diluted liqueur will promote salutary perspiration and may be given
as a vermifuge. Inferior absinthe is generally adulterated with
copper, which produces the characteristic green
absinthium, is rarely employed, but it might be of value in nervous
diseases such as neurasthenia, as it stimulates the cerebral
hemispheres, and is a direct stimulant of the cortex cerebri. When
taken to excess it produces giddiness and attacks of epileptiform
convulsions. Absinthium occurs in the British Pharmacopoeia in the
form of extract, infusion and tincture, and is directed to be
extracted also from A. maritima, the Sea Wormwood, which possesses
the same virtues in a less degree, and is often more used as a
stomachic than the Common Wormwood. Commercially this often goes
under the name of Roman Wormwood, though that name really belongs
to A. Pontica. All three species were used, as in Culpepper's
Dr. John Hill (1772) recommends Common
Wormwood in many forms. He says:
'The Leaves have been commonly used, but
the flowery tops are the right part. These, made into a light
infusion, strengthen digestion, correct acidities, and supply the
place of gall, where, as in many constitutions, that is deficient.
One ounce of the Flowers and Buds should be put into an earthen
vessel, and a pint and a half of boiling water poured on them, and
thus to stand all night. In the morning the clear liquor with two
spoonfuls of wine should be taken at three draughts, an hour and a
half distance from one another. Whoever will do this regularly for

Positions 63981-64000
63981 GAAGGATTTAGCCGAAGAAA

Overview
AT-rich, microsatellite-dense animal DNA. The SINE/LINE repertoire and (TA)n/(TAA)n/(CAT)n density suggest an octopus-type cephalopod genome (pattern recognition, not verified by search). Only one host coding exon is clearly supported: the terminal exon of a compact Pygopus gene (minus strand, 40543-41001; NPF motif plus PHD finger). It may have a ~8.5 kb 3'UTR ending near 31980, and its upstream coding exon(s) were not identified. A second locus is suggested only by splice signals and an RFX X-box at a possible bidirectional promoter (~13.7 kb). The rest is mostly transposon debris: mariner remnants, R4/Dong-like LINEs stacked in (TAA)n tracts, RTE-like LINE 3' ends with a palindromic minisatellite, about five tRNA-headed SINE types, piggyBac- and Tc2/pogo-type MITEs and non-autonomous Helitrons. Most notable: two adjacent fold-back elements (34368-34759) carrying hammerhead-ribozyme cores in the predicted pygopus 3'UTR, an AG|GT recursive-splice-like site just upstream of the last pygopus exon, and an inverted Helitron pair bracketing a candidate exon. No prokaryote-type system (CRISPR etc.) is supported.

a week, will have no sickness after meals, will feel none of that
fulness so frequent from indigestion, and wind will be no more
troublesome; if afterwards, he will take but a fourth part of this
each day, the benefit will be lasting.'
tells us that if an ounce of these flowers be put into a pint of
brandy and let to stand six weeks, the resultant tincture will in a
great measure prevent the increase of gravel - and give great
relief in gout. 'The celebrated Baron Haller has found vast benefit
by this; and myself have very happily followed his
Wormwood (Artemesia Pontica) is not indigenous to this country,
being a native of Southern Europe. It grows about the same height
as the Common Wormwood, but has smaller and more finely cut leaves,
the segments being narrower, the upper leaves more resembling those
of Southernwood; the leaves are white with fine hairs on both upper
and under surfaces. The flowers, which blossom in July, are
numerous, at the tops of the branches, and are darker and much
smaller than those of Common Wormwood.